the story: Bashir and O'Brien become prisoners of the Jem'Hadar, but a rogue faction that wishes to be released from their Founder-engineered drug addiction.
what it's all about: "Hippocratic Oath" is the point where viewers realize that Paramount probably mandated a more episodic feel to the series than the serialization that had crept into Deep Space Nine in the third season. This mandate would obviously be negated later on, but "Oath" betrays how much pushback had affected the producers, because while dealing with a crucial part of the show's mythology, it's never revisited despite the rest of this season and three more remaining. Dropped elements rarely happened in Deep Space Nine without good reason or some satisfactory conclusion. That simply isn't the case with "Oath."
In the third season the Jem'Hadar's drug addiction was introduced in "The Abandoned," part of the early part of that season in which the producers were trying to square with the more episodic tradition of the franchise despite playing with major new serialized elements of Deep Space Nine itself. "Oath" is a kind of follow-up to "Abandoned," but it takes the form of a new conflict between Bashir and O'Brien, who had finally become bosom buddies despite a rough start to their working relationship. It creates great drama, but in hindsight it also seems random and a little forced, dark for the sake of being dark.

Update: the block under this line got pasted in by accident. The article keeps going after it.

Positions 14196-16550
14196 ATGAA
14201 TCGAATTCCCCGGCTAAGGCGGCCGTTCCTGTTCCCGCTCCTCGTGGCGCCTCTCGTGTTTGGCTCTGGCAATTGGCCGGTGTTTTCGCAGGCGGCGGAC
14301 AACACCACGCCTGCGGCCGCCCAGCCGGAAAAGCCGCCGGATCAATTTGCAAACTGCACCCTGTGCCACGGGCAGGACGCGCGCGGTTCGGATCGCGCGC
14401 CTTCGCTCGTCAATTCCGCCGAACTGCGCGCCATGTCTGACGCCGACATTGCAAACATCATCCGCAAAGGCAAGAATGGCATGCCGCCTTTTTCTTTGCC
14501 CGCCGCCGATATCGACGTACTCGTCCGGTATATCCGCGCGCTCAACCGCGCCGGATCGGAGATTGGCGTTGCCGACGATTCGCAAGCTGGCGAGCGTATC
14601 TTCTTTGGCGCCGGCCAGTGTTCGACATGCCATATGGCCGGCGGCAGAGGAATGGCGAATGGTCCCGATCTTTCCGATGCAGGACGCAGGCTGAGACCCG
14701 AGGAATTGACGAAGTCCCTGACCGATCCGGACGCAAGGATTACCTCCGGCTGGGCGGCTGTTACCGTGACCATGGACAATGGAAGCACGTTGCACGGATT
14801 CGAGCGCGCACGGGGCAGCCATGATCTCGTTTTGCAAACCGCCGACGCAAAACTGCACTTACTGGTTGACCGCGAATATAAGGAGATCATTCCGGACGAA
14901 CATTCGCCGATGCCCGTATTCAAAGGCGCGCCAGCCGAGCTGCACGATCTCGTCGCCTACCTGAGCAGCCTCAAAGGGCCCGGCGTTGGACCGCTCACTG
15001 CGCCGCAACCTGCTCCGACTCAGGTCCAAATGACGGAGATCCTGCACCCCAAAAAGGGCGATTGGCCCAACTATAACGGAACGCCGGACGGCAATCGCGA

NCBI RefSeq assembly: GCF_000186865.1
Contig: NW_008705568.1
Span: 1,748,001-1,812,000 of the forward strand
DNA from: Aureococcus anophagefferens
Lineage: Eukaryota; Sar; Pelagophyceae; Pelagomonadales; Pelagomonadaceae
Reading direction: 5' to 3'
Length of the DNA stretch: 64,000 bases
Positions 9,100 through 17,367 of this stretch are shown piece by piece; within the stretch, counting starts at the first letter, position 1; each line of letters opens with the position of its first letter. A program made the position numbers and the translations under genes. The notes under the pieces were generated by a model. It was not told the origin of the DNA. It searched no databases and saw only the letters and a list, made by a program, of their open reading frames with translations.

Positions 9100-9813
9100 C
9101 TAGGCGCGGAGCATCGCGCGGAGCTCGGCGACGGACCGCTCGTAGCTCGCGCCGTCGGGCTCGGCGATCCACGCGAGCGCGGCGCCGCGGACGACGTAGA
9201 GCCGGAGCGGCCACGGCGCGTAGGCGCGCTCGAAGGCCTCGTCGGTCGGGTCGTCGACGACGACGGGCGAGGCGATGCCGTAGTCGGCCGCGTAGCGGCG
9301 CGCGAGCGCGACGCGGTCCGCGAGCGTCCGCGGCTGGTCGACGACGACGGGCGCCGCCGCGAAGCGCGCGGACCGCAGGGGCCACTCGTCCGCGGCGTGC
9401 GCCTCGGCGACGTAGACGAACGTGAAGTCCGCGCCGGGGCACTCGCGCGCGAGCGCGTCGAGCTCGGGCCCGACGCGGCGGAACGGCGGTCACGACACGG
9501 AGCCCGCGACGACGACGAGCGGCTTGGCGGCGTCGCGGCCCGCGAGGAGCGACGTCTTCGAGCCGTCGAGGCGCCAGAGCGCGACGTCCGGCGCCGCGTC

There's a Jem'Hadar soldier introduced, the leader of the rogue faction, who could've easily become a recurring character, played by the ever-dependable Scott MacDonald, in arguably his best Star Trek performance among a whole host of roles spent buried under layers of prosthetics, from Next Generation to Enterprise. He's arguably the most sympathetic Dominion figure the series ever featured (other than the stray rogue Weyoun clone or Cardassian defector like Damar). Maybe for that reason he couldn't return, since the Dominion arc was still in its infancy at this point, so it was good enough to demonstrate, among the least likely component of this new enemy, that there was a chance for hope within it. (Incidentally, the whole Xindi arc from Enterprise's third season is like the Dominion arc condensed, and so "The Shipment" is a better version of "Oath," if you want to see this series in improved form.)
All of which is to say, I just don't think this one worked, both in the short- and long-term, nearly as well as it should have, and it's all down to a temporary retraction of what was to define this series: its dedication to serialized storytelling. "Oath" is an example of how not to do it.
A subplot involves Worf's attempts to find his place aboard the station, as he clashes with Odo over one of the series' oldest narratives: namely just about anything Quark tries to do. It's an obvious story to do, and so it makes sense not to have constructed a whole episode around it.
- franchise - Medical dilemmas are a fact of life in Star Trek.
series- Doesn't reflect well on the overall legacy of Deep Space Nine.
- character - At least pairs Bashir and O'Brien for their first story together since the second season.
essential- It's too dark, even for a dark Trek.